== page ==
Ngā Kete o Te Wānanga
'Titiro whakamuri, kia anga whakamua'
To face the future, look to the past.
Setting up Mahi a Atua systems to improve outcomes in your community
Want to transform your current mental health and addiction services or are looking to establish a Mahi a Atua framework in your community/organisation? Talk to us. We want to help!
With our background in supporting the developing of services such at Te Hiringa Matua,Te Kūwatawata in Gisborne, Paepae Arahi's MOE pilot 'Taitaiako' and Te Kūwatawata ki Hauraki, we have developed an implementation plan to support project planning and management.
The story of Mataora and Niwareka
Mataora was a paramount chief of the physical world. He fell in love and married Niwareka, a beautiful princess from the spiritual realm. Their story is one of changing attitudes, beliefs, and behaviour. It is the story of many firsts; first account of intimate abuse, first account of nursing, and of how Moko (Māori tattoo) originated. On their spiritual journey Mataora and Niwareka pursued a more peaceful way of being by bringing the arts (including moko and raranga whatu/weave and stitch) into the physical world where they grew and flourished (until colonisation). Mataora promised to forever strive to be good. This story of promise is held in the whakatauki (below) shared with Mataora by Uetonga, Niwareka's father and Ruaumoko's (the youngest child of sky and earth) grandson:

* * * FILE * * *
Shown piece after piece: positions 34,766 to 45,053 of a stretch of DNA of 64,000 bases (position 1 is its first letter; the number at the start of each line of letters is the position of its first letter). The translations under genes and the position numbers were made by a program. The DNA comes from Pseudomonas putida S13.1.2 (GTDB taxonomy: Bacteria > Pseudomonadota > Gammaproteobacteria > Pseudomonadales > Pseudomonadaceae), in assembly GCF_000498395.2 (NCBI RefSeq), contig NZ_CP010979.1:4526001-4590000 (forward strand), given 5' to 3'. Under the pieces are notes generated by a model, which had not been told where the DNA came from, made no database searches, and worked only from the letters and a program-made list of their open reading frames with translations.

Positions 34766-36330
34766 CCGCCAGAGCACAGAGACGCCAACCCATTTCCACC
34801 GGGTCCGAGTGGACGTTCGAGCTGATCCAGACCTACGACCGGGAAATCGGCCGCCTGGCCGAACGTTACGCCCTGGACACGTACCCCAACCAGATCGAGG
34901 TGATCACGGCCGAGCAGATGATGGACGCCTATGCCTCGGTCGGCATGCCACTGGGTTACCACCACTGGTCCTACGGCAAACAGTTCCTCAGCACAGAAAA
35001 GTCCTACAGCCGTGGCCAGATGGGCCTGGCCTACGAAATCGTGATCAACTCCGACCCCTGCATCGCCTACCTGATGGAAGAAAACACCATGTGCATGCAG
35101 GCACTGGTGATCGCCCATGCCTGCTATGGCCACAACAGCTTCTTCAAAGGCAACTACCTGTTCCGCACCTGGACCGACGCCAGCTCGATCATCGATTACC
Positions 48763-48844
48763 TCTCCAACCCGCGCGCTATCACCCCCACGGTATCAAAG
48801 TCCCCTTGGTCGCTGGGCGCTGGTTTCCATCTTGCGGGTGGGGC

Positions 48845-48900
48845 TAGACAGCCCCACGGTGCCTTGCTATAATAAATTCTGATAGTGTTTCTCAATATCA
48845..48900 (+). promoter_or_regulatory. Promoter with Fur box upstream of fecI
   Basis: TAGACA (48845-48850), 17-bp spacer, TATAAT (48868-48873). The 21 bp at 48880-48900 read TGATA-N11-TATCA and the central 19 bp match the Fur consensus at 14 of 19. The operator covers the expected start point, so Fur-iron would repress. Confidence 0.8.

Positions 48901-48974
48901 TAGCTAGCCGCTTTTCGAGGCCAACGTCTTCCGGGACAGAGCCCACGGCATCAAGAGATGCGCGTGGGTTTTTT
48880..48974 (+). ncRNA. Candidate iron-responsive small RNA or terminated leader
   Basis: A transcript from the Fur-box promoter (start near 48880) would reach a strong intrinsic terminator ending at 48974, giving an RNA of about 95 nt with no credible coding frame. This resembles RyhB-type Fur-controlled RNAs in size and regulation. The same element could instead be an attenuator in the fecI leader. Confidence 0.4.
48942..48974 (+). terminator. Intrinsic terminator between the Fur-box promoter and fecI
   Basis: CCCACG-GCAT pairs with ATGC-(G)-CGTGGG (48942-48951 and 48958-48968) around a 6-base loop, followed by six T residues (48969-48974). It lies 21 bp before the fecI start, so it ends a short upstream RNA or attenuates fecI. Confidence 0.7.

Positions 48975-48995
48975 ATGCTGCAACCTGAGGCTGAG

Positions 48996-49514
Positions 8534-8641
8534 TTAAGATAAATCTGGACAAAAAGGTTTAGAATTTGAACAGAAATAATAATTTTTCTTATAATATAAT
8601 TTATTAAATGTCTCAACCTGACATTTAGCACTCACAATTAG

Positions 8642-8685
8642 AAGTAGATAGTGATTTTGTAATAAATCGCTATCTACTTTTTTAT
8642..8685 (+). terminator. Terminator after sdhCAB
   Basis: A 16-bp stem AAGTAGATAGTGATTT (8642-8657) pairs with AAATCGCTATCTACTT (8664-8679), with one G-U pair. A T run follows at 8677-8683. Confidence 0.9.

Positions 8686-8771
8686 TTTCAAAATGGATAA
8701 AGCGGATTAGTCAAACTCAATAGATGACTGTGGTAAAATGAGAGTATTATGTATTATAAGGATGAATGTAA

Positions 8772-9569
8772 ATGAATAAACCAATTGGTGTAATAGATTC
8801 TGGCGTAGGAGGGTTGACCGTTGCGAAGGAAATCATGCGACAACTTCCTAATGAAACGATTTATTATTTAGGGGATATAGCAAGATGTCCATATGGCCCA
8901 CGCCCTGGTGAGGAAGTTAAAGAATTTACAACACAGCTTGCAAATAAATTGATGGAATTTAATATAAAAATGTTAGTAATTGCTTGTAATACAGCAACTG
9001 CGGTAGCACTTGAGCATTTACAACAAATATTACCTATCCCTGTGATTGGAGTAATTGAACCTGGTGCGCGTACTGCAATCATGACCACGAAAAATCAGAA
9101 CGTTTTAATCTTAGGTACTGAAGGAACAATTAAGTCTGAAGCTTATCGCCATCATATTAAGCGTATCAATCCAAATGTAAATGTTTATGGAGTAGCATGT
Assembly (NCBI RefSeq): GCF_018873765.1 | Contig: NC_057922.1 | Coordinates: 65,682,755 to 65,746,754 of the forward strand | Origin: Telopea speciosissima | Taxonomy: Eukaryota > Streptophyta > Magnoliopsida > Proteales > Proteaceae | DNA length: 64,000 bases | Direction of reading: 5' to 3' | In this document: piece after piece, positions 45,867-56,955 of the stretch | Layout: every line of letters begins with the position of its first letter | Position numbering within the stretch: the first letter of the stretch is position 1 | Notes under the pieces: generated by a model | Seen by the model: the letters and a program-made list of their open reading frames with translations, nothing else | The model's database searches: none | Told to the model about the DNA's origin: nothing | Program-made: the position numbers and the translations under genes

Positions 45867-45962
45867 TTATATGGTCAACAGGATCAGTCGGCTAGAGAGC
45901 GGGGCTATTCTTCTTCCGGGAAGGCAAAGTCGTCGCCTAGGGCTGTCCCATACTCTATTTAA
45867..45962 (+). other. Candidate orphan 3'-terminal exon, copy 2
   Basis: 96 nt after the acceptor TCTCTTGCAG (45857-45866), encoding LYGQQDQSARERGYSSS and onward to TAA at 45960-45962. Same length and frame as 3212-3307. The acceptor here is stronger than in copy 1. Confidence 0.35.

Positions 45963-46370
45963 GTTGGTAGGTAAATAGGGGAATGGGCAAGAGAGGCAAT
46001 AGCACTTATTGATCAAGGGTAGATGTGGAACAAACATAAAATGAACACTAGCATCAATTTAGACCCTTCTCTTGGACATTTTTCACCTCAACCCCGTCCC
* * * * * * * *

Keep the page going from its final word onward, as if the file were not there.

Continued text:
“Whaia Nga Mahi o Rarohenga”
Strive to be better than average
Mataora (change agents)
Practitioners who specialise in Mahi a Atua. Mataora develop their own pukenga (skills) by embedding the Mahi a Atua principles in their lives. Mataora prioritise oranga whakapapa (bringing our stories to life) and reconnect whānau to their own stories by sharing pūrākau.